My Father Was A Farmer

by Robert Burns


My father was a farmer
Upon the Carrick border, O,
And carefully he bred me
In decency and order, O;
He bade me act a manly part,
Though I had ne'er a farthing, O;
For without an honest manly heart,
No man was worth regarding, O.


Then out into the world
My course I did determine, O;
Tho' to be rich was not my wish,
Yet to be great was charming, O;
My talents they were not the worst,
Nor yet my education, O:
Resolv'd was I, at least to try,
To mend my situation, O.


In many a way, and vain essay,
I courted fortune's favour, O;
Some cause unseen still stept between,
To frustrate each endeavour, O:
Sometimes by foes I was o'erpower'd;
Sometimes by friends forsaken, O,
And when my hope was at the top,
I still was worst mistaken, O.


Then sore harass'd, and tir'd at last,
With fortune's vain delusion, O,
I dropt my schemes, like idle dreams,
And came to this conclusion, O:
The past was bad, and the future hid;
Its good or ill untried, O;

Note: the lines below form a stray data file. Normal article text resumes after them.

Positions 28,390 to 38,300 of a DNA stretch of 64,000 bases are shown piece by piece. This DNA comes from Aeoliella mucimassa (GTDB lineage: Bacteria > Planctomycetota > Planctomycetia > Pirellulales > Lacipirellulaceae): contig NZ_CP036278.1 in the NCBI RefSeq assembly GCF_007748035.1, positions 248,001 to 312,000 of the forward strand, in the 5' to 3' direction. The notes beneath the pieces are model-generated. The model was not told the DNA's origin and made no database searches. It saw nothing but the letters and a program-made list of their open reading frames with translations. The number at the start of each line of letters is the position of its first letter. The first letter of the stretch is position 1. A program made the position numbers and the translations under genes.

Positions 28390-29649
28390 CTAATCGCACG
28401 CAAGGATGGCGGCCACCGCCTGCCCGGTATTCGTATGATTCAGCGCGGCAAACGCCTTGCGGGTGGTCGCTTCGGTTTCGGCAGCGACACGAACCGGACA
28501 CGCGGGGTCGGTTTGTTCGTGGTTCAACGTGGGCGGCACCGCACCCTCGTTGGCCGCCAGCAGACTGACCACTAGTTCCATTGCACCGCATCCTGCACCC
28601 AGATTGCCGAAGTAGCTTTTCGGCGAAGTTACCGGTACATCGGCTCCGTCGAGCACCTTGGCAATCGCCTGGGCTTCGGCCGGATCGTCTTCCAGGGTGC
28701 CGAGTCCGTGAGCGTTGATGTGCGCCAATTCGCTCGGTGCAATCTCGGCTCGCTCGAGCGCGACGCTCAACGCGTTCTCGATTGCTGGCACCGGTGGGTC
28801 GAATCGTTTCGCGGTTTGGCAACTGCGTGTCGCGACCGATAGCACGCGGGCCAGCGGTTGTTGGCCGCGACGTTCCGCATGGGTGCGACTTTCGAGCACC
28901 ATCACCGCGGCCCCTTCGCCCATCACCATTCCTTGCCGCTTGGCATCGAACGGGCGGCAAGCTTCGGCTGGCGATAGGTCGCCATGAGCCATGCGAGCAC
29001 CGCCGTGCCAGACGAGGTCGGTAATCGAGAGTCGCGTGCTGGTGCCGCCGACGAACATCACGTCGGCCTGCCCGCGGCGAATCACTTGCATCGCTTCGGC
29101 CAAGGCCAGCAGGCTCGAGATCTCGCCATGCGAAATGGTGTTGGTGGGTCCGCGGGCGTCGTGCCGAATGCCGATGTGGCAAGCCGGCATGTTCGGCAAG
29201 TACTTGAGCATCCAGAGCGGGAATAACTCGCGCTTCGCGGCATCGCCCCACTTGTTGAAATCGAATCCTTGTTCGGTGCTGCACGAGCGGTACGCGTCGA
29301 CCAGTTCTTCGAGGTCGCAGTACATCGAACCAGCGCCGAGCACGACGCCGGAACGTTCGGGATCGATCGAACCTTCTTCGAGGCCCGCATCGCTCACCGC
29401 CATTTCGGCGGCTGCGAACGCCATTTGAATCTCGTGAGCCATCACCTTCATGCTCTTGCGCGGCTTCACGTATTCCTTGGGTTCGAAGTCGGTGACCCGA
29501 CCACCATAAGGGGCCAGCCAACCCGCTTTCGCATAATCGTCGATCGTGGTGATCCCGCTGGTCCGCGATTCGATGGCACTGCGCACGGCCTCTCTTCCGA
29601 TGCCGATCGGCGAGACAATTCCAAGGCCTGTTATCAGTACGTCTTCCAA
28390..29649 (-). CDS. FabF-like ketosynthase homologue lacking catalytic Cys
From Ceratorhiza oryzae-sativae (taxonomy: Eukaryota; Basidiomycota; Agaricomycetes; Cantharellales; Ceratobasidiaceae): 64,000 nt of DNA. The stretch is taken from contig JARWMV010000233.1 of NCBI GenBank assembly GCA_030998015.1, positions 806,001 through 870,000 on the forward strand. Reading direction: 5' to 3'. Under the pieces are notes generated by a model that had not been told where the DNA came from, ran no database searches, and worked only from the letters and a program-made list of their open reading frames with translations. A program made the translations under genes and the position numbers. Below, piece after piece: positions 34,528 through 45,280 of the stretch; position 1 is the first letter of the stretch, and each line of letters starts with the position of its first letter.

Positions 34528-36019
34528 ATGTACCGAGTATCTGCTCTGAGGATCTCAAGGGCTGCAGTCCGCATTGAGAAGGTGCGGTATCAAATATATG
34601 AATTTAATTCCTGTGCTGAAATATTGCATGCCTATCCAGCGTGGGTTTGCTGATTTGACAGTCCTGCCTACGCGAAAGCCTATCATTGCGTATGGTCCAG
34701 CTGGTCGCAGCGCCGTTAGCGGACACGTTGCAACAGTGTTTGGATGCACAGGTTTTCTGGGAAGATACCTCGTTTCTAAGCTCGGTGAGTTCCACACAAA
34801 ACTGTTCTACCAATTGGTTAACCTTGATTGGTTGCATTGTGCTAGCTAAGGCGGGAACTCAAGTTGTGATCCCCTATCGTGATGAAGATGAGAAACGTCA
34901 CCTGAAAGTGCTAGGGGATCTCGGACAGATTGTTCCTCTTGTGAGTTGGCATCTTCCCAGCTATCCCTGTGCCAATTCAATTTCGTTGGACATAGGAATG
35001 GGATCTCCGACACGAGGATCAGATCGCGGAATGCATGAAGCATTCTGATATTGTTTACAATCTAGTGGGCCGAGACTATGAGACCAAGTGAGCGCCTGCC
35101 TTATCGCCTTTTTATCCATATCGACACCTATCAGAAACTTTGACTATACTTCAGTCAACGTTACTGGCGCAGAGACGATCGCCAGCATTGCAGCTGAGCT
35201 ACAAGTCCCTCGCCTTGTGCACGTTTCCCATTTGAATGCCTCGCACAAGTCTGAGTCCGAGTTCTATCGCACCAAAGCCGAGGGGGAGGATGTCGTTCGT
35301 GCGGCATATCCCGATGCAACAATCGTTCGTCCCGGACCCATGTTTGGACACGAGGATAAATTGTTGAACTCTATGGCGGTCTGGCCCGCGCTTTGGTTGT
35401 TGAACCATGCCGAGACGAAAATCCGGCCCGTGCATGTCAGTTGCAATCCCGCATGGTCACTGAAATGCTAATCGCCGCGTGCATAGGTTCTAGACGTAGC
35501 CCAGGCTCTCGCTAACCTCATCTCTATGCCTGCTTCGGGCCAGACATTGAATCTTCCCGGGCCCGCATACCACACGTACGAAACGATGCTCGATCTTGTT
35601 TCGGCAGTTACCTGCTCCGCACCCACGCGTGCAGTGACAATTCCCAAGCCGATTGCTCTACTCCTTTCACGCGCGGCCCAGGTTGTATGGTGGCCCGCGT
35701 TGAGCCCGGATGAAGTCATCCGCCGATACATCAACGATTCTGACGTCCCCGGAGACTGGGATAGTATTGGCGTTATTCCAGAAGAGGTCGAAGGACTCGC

But the present hour was in my pow'r,
And so I would enjoy it, O.


No help, nor hope, nor view had I,
Nor person to befriend me, O;
So I must toil, and sweat, and broil,
And labour to sustain me, O:
To plough and sow, to reap and mow,
My father bred me early, O;
For one, he said, to labour bred,
Was a match for fortune fairly, O.


Thus all obscure, unknown, and poor,
Thro' life I'm doom'd to wander, O,
Till down my weary bones I lay,
In everlasting slumber, O.
No view nor care, but shun whate'er
Might breed me pain or sorrow, O:
I live to-day as well's I may,
Regardless of to-morrow, O.


But cheerful still, I am as well
As a monarch in a palace, O,
Tho' fortune's frown still hunts me down,
With all her wonted malice, O:
I make indeed my daily bread,
But ne'er can make it farther, O;
But, as daily bread is all I need,
I do not much regard her, O.


When sometimes by my labour
I earn a little money, O,
Some unforeseen misfortune
Comes gen'rally upon me, O:
Mischance, mistake, or by neglect,
Or my good-natur'd folly, O;
But come what will, I've sworn it still,
I'll ne'er be melancholy, O.


All you who follow wealth and power
With unremitting ardour, O,
The more in this you look for bliss,
You leave your view the farther, O:
Had you the wealth Potosi boasts,
Or nations to adore you, O,
A cheerful honest-hearted clown
I will prefer before you, O.

Notes to the poem:

"This song," says the poet, "is a wild rhapsody, miserably deficient in versification; but the sentiments were the genuine feelings of my heart at the time it was written."


The Poetical Works Of Robert Burns
Copyright 1910
Ward, Lock, and Co., Ltd